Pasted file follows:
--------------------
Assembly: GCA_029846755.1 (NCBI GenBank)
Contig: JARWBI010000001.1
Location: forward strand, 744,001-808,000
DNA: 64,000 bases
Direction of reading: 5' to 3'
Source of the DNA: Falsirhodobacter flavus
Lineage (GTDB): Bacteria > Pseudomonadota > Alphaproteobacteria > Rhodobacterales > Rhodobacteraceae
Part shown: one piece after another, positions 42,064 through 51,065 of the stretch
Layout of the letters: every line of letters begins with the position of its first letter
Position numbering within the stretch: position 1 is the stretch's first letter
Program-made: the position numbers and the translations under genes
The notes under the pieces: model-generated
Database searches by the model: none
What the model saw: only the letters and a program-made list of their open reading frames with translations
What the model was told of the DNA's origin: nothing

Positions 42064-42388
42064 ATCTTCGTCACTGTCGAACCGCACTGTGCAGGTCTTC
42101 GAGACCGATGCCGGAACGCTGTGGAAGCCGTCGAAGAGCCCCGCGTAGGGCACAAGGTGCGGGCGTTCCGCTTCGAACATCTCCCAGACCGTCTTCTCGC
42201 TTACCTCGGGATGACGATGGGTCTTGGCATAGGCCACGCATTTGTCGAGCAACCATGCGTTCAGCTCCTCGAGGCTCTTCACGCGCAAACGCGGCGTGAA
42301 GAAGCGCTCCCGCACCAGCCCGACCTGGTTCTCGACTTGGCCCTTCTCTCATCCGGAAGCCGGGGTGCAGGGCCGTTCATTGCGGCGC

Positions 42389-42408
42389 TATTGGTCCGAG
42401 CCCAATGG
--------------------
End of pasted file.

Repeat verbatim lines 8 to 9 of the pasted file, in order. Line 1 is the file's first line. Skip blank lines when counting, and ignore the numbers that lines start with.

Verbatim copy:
Part shown: one piece after another, positions 42,064 through 51,065 of the stretch
Layout of the letters: every line of letters begins with the position of its first letter